verb (used without object), ab·di·cat·ed, ab·di·cat·ing.
verb (used with object), ab·di·cat·ed, ab·di·cat·ing.
- abderian laughter,
Origin of abdicate
Examples from the Web for abdicate
A palace insider however insisted to the Daily Beast today that the Queen was not about to abdicate.
Juan Carlos is the second European monarch to abdicate in just over a year.
Much like the British monarchy, when the current Aga Khan is ready to abdicate his post, he will personally choose a successor.
In recent decades it has become the tradition for the monarch to abdicate.
Would it not be better to abdicate at once, rather than rule such a people?Egmont|Johann Wolfgang Von Goethe
How ill do I have to be before I can abdicate the perpendicular in the presence of a young man?Balloons|Elizabeth Bibesco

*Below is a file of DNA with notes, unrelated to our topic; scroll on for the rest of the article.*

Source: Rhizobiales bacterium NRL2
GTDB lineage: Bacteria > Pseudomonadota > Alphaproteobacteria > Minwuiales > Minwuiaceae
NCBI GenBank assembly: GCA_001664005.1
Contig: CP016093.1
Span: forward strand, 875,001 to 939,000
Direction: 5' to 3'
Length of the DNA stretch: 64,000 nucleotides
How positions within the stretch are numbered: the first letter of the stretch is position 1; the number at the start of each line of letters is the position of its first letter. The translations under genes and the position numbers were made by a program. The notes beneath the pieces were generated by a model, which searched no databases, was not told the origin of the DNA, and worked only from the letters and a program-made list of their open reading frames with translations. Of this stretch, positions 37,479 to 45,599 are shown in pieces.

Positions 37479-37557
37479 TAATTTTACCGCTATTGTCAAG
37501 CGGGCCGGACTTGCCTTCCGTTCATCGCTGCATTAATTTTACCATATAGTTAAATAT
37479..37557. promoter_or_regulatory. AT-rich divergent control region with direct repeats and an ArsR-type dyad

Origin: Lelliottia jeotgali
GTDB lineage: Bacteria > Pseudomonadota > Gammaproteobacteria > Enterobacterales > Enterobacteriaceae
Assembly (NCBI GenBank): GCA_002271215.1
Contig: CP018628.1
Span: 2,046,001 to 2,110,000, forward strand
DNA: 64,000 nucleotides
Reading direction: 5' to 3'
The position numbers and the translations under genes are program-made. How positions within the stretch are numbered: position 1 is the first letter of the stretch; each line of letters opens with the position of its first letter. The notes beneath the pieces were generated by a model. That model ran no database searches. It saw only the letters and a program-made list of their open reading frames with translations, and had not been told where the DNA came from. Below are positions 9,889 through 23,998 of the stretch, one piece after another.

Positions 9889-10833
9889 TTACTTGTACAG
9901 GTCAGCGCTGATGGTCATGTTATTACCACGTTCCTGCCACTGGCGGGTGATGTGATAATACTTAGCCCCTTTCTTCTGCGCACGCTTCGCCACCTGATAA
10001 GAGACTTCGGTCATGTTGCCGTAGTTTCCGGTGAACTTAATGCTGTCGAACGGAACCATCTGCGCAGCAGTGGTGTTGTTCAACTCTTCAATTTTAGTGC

Perhaps we should not even demand that the words contained in philosophic handbooks should abdicate all pretension to ambiguity.Decadence and Other Essays on the Culture of Ideas|Remy de Gourmont
The Unionists assembled to force the regent to abdicate, but he firmly refused to do so.Sweden|Victor Nilsson
The boldness of Jason intimidated Pelias; he was unwilling to abdicate the crown, yet he feared the resentment of his adversary.Heathen Mythology|Various
Word Origin for abdicate
1540s, "to disown, disinherit (children)," from Latin abdicatus, past participle of abdicare "to disown, disavow, reject" (specifically abdicare magistratu "renounce office"), from ab- "away" (see ab-) + dicare "proclaim," from stem of dicere "to speak, to say" (see diction). Meaning "divest oneself of office" first recorded 1610s. Related: Abdicated; abdicating.